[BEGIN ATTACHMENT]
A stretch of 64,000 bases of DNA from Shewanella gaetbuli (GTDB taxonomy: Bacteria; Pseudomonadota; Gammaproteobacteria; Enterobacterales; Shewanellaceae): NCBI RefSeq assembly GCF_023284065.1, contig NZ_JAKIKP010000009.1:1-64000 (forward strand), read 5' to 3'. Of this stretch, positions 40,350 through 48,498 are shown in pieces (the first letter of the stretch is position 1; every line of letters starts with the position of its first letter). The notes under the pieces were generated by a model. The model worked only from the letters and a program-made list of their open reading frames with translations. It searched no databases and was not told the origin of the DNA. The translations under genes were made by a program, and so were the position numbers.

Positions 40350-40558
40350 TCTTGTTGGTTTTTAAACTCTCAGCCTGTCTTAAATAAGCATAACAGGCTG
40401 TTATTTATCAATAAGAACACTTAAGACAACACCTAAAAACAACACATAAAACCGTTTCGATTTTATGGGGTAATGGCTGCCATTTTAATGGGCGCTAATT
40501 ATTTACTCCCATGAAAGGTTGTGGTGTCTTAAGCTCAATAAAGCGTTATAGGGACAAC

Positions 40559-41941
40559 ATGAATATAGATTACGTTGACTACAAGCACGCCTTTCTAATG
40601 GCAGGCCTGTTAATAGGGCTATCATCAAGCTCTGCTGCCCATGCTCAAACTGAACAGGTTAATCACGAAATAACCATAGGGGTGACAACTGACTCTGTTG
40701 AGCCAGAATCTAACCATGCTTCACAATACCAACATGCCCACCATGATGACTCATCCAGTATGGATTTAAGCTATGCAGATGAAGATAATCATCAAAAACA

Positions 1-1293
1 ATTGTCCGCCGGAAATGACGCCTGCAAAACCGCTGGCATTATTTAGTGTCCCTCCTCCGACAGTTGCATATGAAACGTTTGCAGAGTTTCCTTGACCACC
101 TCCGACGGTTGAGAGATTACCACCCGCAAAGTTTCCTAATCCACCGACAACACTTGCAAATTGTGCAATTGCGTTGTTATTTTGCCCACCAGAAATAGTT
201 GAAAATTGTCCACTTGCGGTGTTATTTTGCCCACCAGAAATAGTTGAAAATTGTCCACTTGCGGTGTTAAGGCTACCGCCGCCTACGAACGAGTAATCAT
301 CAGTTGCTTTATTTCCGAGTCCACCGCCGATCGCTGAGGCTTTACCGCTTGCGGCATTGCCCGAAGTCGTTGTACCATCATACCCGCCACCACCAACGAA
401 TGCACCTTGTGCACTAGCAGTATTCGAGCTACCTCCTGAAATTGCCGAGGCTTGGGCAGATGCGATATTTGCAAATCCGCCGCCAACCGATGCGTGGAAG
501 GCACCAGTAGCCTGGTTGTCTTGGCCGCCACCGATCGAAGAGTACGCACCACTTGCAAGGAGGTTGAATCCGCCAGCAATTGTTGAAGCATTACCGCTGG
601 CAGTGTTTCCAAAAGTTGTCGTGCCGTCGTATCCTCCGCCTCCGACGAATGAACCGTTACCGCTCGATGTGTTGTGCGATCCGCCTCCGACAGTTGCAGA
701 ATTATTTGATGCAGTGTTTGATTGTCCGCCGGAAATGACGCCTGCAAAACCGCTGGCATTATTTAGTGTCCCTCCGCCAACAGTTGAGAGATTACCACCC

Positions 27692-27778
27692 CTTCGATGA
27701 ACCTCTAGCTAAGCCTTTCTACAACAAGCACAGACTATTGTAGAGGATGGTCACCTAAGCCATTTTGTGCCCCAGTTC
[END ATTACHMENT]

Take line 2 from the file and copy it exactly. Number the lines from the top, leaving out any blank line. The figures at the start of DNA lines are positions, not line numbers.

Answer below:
Positions 40350-40558